A look at small-capitalization companies (which are the riskiest of stocks) and their deviation from long-term means also is representative of “speculation” (The 200-week moving average has been consistent support for small-caps since 2008. The current deviation is unprecedented.)
Even with the expected surge in earnings, the Russell 2000 index is still trading at more the 28x earnings based on estimates 2-years into the future. Such means that expected returns over the next 24-months for small-cap stocks are now close to zero.
Then there is the problem with “value” stocks.
The Lack Of Value In Value
Over the years, “value” has been the cornerstone of investing. The reason is that during “bear markets,” the speculative excesses get wrung out, and investors search for “value” as a store of safety. The problem is that since there hasn’t been an actual “bear market” since 2008, there is relatively little value in “value stocks.”
“The popular and ‘cool guys,’ value stocks, are now extended. That (arguably) includes banks, industrials and ‘opening’ stocks.” – Doug Kass
An excellent example is the Momentum ETF (MTUM) that switched from growth stocks to value stocks. The same is occurring in other factor-based ETFs. For instance, the two top holdings of IWN, the iShares Russell 2000 Value ETF, are GameStop (GME) and AMC Entertainment (AMC) which are about as far from value as one can imagine.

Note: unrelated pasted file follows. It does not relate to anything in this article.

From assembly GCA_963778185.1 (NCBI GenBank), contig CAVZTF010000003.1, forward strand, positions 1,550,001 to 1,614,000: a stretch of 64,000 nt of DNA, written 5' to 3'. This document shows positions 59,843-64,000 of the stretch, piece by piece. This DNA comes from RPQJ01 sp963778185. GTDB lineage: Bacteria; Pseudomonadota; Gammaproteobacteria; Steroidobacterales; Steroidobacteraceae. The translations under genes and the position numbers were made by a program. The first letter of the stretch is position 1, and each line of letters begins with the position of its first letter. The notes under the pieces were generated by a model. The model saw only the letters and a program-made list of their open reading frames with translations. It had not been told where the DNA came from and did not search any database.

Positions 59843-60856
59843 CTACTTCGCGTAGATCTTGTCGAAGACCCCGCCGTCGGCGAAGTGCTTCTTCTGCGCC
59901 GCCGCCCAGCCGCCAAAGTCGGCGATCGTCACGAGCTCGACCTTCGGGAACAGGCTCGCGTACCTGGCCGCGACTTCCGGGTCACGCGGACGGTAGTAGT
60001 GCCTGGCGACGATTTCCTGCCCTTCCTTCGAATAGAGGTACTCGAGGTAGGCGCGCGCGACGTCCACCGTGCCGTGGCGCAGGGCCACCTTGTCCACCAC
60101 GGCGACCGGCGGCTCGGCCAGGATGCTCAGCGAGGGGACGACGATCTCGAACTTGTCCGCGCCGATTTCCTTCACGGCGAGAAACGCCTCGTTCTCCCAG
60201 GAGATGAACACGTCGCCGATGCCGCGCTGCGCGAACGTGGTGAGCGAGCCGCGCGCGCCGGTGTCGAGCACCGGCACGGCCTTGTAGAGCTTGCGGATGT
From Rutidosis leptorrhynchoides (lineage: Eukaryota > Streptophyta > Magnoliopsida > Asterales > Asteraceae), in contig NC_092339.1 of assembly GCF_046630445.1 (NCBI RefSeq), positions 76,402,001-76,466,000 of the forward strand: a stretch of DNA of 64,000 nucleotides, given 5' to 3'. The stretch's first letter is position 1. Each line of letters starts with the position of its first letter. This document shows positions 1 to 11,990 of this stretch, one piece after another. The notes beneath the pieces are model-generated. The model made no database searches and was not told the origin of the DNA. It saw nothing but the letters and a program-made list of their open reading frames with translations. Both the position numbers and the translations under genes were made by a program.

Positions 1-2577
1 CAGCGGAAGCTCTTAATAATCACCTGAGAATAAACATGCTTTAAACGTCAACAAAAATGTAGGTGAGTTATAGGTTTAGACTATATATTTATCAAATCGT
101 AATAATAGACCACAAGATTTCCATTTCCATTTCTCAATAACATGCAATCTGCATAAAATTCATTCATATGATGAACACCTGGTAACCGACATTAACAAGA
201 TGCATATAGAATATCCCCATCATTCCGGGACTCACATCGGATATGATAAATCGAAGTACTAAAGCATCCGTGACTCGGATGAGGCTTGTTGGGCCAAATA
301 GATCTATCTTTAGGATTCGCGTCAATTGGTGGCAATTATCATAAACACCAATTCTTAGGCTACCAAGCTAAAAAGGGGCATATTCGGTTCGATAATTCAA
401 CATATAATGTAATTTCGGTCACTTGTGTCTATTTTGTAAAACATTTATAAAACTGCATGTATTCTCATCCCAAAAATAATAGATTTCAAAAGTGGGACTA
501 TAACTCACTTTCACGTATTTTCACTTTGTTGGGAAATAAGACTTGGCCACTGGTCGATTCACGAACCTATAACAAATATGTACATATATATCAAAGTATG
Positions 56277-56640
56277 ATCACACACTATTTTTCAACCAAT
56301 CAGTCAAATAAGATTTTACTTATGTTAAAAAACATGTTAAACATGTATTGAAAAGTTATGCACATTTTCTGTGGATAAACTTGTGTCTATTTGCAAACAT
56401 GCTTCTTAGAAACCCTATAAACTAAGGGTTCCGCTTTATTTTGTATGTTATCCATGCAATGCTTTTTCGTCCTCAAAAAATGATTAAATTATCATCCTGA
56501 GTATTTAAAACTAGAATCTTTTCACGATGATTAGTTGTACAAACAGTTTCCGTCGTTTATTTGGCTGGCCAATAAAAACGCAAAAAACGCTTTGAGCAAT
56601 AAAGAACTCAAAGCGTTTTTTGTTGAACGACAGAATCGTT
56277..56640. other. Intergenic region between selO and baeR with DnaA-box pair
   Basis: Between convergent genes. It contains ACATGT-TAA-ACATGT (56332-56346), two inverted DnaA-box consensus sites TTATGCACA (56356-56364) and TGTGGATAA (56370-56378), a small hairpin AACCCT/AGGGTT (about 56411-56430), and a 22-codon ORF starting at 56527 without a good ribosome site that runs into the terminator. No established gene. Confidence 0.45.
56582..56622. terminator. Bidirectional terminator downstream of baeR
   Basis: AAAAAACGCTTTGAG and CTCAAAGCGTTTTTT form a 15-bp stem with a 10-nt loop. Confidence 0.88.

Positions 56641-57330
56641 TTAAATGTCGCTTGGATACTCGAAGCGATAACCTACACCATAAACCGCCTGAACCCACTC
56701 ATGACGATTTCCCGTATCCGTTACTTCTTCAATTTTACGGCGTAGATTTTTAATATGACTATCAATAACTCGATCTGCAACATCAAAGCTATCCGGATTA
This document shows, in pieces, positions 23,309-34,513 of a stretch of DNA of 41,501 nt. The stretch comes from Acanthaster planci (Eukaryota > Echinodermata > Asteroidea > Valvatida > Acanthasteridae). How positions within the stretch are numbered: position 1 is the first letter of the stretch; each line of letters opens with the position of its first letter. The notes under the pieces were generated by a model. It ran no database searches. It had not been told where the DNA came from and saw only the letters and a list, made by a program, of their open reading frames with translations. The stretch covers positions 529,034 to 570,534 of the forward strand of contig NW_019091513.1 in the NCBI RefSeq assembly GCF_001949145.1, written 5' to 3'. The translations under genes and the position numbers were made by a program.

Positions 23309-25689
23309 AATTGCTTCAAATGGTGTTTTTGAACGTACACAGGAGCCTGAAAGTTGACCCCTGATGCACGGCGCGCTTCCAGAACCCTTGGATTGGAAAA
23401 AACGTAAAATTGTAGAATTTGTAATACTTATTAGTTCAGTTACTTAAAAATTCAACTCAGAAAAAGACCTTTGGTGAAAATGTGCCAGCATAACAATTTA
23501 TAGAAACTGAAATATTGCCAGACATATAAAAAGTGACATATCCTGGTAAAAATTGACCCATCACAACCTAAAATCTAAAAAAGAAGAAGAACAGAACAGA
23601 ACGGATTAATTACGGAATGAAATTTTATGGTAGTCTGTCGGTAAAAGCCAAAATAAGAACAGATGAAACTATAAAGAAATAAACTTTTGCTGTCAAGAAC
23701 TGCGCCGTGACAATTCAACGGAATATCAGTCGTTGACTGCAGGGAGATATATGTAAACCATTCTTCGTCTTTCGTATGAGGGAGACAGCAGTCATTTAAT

The problem will be whether the “economic expansion” will allow earnings growth to justify current valuations. However, three massive rounds of stimulus “pulled forward” several years of sales, which will become problematic as economic growth slows.
As noted, there is little “value” in the “value trade. As discussed in “The Astonishing Lack Of Value:”
“Book value analysis and buying companies with low ‘price-to-book’ ratios have historically been profitable ventures. Companies with machinery, inventory, and equipment, and financial assets tend to have large book values. Significantly, these types of investments are easily valued and liquidated in the event of financial stress or bankruptcy.”
However, today, such is no longer the case. Items such as patents, licenses, human capital, etc., now make up a significant portion of a company’s “value.” These types of assets are hard to value and more difficult to liquidate.
So, how many NON-FINANCIAL companies in the S&P 500 currently have a price-to-book ratio below 1.5x? How about 18.
See the problem?